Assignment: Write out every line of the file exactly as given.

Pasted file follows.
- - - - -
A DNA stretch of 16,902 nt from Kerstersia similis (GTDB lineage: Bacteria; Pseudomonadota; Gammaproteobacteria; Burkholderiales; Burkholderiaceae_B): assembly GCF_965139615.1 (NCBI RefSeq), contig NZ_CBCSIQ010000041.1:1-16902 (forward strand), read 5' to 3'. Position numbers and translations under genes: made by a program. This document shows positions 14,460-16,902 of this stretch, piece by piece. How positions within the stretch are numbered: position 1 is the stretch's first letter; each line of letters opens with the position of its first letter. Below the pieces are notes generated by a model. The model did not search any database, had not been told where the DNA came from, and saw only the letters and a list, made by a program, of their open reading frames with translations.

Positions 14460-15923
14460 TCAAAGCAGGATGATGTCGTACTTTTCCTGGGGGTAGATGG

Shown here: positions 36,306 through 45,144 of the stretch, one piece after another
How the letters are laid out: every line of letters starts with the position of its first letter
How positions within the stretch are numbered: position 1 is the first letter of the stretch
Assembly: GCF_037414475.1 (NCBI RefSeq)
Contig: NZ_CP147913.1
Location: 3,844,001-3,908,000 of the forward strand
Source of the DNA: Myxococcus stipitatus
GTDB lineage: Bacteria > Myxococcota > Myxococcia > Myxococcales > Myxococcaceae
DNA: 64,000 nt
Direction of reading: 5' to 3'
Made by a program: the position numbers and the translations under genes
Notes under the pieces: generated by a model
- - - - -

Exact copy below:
A DNA stretch of 16,902 nt from Kerstersia similis (GTDB lineage: Bacteria; Pseudomonadota; Gammaproteobacteria; Burkholderiales; Burkholderiaceae_B): assembly GCF_965139615.1 (NCBI RefSeq), contig NZ_CBCSIQ010000041.1:1-16902 (forward strand), read 5' to 3'. Position numbers and translations under genes: made by a program. This document shows positions 14,460-16,902 of this stretch, piece by piece. How positions within the stretch are numbered: position 1 is the stretch's first letter; each line of letters opens with the position of its first letter. Below the pieces are notes generated by a model. The model did not search any database, had not been told where the DNA came from, and saw only the letters and a list, made by a program, of their open reading frames with translations.

Positions 14460-15923
14460 TCAAAGCAGGATGATGTCGTACTTTTCCTGGGGGTAGATGG

Shown here: positions 36,306 through 45,144 of the stretch, one piece after another
How the letters are laid out: every line of letters starts with the position of its first letter
How positions within the stretch are numbered: position 1 is the first letter of the stretch
Assembly: GCF_037414475.1 (NCBI RefSeq)
Contig: NZ_CP147913.1
Location: 3,844,001-3,908,000 of the forward strand
Source of the DNA: Myxococcus stipitatus
GTDB lineage: Bacteria > Myxococcota > Myxococcia > Myxococcales > Myxococcaceae
DNA: 64,000 nt
Direction of reading: 5' to 3'
Made by a program: the position numbers and the translations under genes
Notes under the pieces: generated by a model